John Piper and Women Who Teach

John Piper and Women Who Teach April 6, 2013

Please take 3 minutes to watch this video of an interview with John Piper:

There are a few concerns I have concerning this concerning video.

First, an observation: acknowledging this is all in the context of male bantering, still… does John Piper seem to think guys only think or talk about sex? When the interviewer asked him, “I’m a guy…” Piper admits, “I thought is was going to be about sex!” It then takes Piper some time to “retrain” his mind. He forgets what the question was and appears to struggle to get his mind on the track of the interviewer’s question. This is what happens to guys: we always think about sex. And when we don’t, we have to retrain our minds to think about something else.

I’m a guy. I don’t always think about sex. When I think about sex, which is more often than I have it, I really do think about it. However, I think about a lot more other things throughout the day that are very important to me like theology, philosophy, art, humor, freedom and equality. Especially equality for the marginalized. But when I hear or say the words, “I’m a guy…” that doesn’t necessarily mean what follows is about sex. But to Piper it seems to. So even though the interviewer, as far as we can tell, wasn’t thinking about sex, John Piper thought he was because that’s what Piper thinks guys think about and what they talk about when they’re hanging out with other guys.

But this interviewer, strangely enough, wasn’t thinking about sex. He was thinking about gender. He was thinking about women who speak. Should he listen to them? Should he listen to Beth Mooore? Now that’s something Piper has an answer to. His final answer, at the end of the video, is , “No, it’s not wrong. But it could become wrong.”

So let’s look at those two parts.

First, it’s not wrong to listen to a woman. What does Piper mean? From the rest of the interview we can gather that he means that a man can listen to a woman speak. He can listen to a woman share something or show something. He can even allow a woman to provoke him about being radically obedient. He gives that women can be competent and can think and therefore a man can learn from a woman. He wants to learn from his wife. He’s happy to learn from Beth Moore. In the seventies he loved listening to Elisabeth Elliot. She’s his kind of lady. He could learn heaps from her.

Now for the second part, that it could become wrong to listen to a woman. What does Piper mean? He has a lot more to say about this. He says that it is wrong to “become dependent upon her as your shepherd, your pastor”. That’s the crucial point for Piper. It’s okay to listen to a woman, but only “occasional women speaking in Sunday school” where she might want to “share” something or “show” something. Show and tell. Sunday morning church is wrong. It is wrong for a woman to have “teaching authority” over a man. It is wrong for a woman to “assume an authoritative, teaching role in your life”. It’s also wrong to get into a relationship of “listening or attending a church… where she’s now my pastor, my shepherd, my authority…”

Piper’s reasons that it is wrong to listen to a woman are biblical, experiential and psychological. That means that he believes the bible says that a woman should not have teaching authority over a man. It is “unhealthy”. His experience has proven this to be true. Perhaps he believes the church’s experience has proven this to be true. He also believes that a psychological dynamic occurs when this happens that compromises the womanhood of a woman and the manhood of a a man.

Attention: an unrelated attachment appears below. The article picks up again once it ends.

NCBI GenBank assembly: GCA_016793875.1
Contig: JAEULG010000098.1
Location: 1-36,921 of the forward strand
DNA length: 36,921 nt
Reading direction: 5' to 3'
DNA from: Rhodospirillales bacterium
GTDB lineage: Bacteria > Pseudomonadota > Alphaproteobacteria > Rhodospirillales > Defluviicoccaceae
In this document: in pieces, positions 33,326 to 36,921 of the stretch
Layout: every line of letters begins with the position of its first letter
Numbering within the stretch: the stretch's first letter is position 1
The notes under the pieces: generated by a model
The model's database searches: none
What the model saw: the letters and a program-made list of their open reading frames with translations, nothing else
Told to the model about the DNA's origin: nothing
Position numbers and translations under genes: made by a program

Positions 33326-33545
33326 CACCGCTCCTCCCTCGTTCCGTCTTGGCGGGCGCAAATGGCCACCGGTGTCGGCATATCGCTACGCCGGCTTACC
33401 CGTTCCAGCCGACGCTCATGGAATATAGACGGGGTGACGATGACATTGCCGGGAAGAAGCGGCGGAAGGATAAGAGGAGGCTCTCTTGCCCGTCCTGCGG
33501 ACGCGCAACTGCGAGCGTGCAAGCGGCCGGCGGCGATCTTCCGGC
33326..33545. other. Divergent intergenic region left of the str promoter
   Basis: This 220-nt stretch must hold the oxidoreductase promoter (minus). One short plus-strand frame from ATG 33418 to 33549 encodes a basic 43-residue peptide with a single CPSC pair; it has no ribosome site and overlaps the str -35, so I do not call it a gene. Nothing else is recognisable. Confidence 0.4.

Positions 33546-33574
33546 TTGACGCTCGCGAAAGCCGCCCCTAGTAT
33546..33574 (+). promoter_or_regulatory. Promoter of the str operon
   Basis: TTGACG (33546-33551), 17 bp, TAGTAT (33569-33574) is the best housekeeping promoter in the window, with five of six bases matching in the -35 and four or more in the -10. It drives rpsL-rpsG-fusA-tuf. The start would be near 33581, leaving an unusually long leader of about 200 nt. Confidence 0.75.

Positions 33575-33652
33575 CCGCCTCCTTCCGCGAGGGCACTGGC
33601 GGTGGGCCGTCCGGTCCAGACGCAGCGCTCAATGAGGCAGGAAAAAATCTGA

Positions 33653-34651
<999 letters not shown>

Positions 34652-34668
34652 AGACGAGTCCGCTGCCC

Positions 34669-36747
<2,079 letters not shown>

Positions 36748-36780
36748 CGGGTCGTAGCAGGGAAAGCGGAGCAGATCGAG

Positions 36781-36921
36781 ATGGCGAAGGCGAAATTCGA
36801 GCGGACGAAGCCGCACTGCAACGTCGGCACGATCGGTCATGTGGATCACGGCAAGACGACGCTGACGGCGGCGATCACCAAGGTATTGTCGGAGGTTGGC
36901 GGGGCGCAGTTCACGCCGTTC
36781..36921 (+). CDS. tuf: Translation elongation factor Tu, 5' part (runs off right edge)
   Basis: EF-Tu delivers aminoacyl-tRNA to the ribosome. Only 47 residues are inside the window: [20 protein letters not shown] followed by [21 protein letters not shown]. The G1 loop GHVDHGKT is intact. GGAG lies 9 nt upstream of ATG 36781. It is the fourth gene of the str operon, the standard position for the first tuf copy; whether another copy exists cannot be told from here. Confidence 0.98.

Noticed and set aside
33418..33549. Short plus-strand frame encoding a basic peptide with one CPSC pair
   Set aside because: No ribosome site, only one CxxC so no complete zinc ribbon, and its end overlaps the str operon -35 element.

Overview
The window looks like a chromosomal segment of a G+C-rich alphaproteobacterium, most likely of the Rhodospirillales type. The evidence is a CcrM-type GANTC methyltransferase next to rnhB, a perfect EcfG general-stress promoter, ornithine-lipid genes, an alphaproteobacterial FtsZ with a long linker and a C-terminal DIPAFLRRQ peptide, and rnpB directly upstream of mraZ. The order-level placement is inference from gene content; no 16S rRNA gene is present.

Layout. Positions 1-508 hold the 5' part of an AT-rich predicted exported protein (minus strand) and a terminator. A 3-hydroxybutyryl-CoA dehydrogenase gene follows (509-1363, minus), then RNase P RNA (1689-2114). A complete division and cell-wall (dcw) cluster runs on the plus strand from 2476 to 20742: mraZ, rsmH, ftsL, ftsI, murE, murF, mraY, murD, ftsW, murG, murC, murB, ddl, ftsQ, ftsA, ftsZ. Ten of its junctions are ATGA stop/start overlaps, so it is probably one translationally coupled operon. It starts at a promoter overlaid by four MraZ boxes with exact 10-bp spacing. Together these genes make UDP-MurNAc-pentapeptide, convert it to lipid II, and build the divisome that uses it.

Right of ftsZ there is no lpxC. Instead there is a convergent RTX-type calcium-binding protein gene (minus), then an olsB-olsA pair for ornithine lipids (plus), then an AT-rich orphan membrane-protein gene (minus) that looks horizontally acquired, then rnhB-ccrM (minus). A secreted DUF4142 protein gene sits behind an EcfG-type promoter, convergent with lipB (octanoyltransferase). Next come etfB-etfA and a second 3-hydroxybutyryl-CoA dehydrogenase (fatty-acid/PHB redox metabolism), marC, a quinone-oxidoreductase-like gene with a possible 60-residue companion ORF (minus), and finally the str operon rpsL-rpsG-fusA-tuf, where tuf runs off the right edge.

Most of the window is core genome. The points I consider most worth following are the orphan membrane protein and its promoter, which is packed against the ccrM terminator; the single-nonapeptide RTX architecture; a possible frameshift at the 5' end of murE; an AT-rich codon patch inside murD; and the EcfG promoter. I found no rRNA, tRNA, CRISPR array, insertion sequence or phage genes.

I find Piper’s phraseology curious: “when a woman begins over time to assume and authoritative role…” But I claim that you should allow no one to assume authority over your lives. That is not the spirit of Christ’s teachings. I would certainly resist a woman who assumes authority over me. And I just as certainly would resist a man who assumes authority over me as well. If we are to abide by the spirit of Christ’s words, authority should not be assumed in the church. Rather, it ought to be recognized and given, whether it’s to a man or a woman.

Is it okay for a woman to have teaching authority over a woman? If so, then there’s something odd about his position that I can’t understand. Piper says a man can learn from a woman but he never says a woman can teach a man. Is this his theological position? Woman can show and tell and only occasionally. But they can’t teach. It’s obvious he believes the only carriers of authoritative teaching are men and all authoritative teaching is only from men. The form of authoritative teaching is men and the only authoritative content is from men. So if a woman is sharing with women, is this inferior to being taught by a man?

Piper’s belief that woman teaching men is unhealthy betrays his own male paradigm and issues that stem from it. Piper is wrong. And just because Rick Warren understands it this way and Beth Moore would comply and millions of people agree doesn’t make it any more right.

What if we took Piper’s three reasons, put them in reverse, and applied them to his own theology? Could Piper have psychological issues with women that in turn create unhealthy emotional responses to women that in turn determine the way he uses scripture to prevent women from teaching men?

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